"He could have got a top job anywhere, but he chose to return and stay here, in large part because, I think, he had such an affection for the country, for Cape Town, for Groote Schuur."

Lead-up to the transplant
"Chris had approached me some time before, saying that his team was ready to do a viable heart transplant, and we agreed that I would alert him should we get a suitable donor.

"I was called out late on the night of 2 December 1967, to take charge of and assess a patient – a young woman who’d been brought in with a severe head injury from a car accident.

"During the night her condition became obviously irretrievable. Knowing that Chris was waiting for such a donor, I offered this patient on the condition that I could first diagnose her as absolutely brain dead. I knew that if the heart team succeeded, there would be enormous publicity, and I couldn’t risk making a mistake. That, together with the great emotional associations of removing a person’s heart…we had to be 100% certain.

"We eventually formulated a very strict and reliable set of rules for diagnosing brain-death. But at the time of the heart transplant, there weren’t yet established criteria; these were still in the process of being discussed and evaluated. Basically, though, there were three important criteria we applied:

"One: there had to be a background of injury likely to lead to brain death.

"Two: the patient had to be neurologically totally unreactive.

"Three: enough time needed to pass so we could be convinced that the patient was brain-dead. There was considerable uncertainty about how long this should be, but I felt confirmation would need several hours.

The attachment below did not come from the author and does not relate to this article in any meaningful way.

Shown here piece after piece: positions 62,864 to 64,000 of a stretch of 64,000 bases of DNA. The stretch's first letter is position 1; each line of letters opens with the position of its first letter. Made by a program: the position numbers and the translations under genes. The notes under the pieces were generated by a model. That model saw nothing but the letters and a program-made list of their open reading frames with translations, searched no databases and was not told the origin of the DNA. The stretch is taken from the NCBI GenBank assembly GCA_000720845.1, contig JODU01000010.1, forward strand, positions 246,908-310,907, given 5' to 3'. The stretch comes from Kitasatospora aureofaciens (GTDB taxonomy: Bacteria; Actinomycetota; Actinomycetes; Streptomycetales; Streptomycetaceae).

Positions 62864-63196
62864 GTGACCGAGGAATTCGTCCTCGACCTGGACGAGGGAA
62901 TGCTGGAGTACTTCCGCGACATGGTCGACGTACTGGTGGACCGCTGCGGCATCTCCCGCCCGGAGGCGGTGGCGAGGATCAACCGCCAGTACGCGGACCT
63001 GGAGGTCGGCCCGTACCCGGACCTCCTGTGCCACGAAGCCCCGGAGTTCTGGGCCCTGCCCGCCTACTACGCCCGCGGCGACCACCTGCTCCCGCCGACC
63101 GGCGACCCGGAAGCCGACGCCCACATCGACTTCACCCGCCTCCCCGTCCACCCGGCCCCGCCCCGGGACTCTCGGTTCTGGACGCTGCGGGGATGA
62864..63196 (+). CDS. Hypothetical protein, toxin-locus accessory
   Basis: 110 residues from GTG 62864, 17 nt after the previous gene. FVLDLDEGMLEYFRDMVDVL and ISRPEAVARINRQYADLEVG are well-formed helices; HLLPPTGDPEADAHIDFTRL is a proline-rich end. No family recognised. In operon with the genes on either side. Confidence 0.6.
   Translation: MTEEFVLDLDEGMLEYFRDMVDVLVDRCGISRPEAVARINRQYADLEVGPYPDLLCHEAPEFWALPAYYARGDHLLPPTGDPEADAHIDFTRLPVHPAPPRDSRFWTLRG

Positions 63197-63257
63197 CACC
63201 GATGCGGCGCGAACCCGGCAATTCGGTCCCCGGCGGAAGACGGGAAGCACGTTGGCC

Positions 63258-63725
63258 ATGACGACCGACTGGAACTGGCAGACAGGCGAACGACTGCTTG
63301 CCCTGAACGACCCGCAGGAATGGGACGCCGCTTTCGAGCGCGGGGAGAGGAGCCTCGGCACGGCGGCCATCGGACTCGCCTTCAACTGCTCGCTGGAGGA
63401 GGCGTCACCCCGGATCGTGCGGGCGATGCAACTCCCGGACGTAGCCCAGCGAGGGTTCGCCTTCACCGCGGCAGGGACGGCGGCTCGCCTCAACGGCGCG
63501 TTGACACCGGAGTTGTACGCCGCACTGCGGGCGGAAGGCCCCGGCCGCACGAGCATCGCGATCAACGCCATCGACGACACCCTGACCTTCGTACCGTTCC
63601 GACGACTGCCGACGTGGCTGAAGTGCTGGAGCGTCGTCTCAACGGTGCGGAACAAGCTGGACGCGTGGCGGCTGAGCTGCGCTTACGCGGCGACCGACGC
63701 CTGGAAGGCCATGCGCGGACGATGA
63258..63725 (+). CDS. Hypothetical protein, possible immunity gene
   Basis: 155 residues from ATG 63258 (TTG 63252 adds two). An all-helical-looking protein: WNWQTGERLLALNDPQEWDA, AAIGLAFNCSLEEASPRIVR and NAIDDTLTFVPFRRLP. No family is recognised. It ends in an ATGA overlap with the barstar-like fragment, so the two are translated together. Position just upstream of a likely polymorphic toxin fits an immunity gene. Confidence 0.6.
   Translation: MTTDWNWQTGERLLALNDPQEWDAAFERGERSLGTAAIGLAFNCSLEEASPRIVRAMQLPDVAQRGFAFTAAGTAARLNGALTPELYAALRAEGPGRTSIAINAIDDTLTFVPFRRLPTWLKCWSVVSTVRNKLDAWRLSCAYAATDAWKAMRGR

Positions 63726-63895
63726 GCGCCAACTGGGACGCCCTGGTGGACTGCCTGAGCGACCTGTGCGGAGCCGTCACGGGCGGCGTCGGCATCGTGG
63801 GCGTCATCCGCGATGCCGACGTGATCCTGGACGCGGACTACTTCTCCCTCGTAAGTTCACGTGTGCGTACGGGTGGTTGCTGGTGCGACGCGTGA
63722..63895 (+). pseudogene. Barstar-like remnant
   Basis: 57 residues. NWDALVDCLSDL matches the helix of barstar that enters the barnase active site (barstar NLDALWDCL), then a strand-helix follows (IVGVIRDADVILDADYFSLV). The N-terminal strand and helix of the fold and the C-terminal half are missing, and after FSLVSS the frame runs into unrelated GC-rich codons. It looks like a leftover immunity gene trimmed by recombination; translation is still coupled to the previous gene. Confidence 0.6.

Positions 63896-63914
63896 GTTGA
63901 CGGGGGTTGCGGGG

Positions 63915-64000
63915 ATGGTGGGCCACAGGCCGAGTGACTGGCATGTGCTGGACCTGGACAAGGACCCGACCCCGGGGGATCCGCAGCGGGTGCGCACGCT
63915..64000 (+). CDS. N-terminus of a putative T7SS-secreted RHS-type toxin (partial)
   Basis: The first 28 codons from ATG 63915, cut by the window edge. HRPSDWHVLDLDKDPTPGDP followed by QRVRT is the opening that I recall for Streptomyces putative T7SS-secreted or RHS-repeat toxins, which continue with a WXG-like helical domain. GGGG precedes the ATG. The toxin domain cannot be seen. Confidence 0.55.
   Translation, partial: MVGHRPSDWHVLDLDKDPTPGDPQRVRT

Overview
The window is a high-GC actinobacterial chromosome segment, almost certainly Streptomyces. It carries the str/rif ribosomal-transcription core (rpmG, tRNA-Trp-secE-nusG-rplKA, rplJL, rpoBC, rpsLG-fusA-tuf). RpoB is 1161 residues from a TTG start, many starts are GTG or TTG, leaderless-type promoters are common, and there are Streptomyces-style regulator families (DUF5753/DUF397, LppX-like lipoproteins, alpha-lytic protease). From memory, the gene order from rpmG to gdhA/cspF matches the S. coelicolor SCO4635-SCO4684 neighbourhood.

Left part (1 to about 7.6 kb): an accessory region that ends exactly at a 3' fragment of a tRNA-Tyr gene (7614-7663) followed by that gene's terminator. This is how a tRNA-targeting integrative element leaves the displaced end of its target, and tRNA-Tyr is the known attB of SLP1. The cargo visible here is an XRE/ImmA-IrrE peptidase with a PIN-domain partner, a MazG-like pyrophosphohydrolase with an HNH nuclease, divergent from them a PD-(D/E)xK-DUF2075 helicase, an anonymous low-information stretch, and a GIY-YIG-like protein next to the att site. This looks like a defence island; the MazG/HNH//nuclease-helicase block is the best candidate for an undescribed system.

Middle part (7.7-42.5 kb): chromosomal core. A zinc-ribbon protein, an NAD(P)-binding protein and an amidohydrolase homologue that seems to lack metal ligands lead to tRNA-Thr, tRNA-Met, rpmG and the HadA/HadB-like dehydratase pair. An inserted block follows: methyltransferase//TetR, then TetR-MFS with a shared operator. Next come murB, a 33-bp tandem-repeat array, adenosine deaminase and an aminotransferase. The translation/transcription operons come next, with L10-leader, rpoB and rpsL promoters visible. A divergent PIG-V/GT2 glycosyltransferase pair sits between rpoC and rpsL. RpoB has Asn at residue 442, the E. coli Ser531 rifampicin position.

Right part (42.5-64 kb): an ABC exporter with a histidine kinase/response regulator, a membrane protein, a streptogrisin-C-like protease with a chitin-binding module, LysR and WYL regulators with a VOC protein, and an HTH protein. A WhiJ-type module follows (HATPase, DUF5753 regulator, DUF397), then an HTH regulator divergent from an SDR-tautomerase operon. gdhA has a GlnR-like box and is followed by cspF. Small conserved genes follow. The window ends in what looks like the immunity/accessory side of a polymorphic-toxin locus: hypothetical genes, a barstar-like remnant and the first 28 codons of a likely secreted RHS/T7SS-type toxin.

"During this waiting period we moved the patient, at Chris' request, from neurosurgery to a high-care single-bed room in the cardiac ward. But I insisted she remain a neuro patient. In fact, we wouldn’t let anyone from the cardiac team into the room; they were in offices just across the passage. There was great pressure to hurry up! Chris marched up and down the passage outside, and kept peering in at us through the window in the door.

"It was stressful, but not too different to the typical stresses experienced by a neurosurgeon treating any serious head injury, which you deal with many times during your training and practice.

"In retrospect, I don’t think I was too conservative in how long I took. I’m satisfied we took the right length of time – which was a couple of hours – to make the diagnosis of brain death.

"And so, I handed over the donor to the cardiac team, and went home in the early hours of 3 December 1967. It didn’t feel right for me to stay on in the theatre."

- (Olivia Rose-Innes, Health24, from an interview in December 2007 to commemorate the 40th anniversary of the first heart transplant. Updated December 2009.)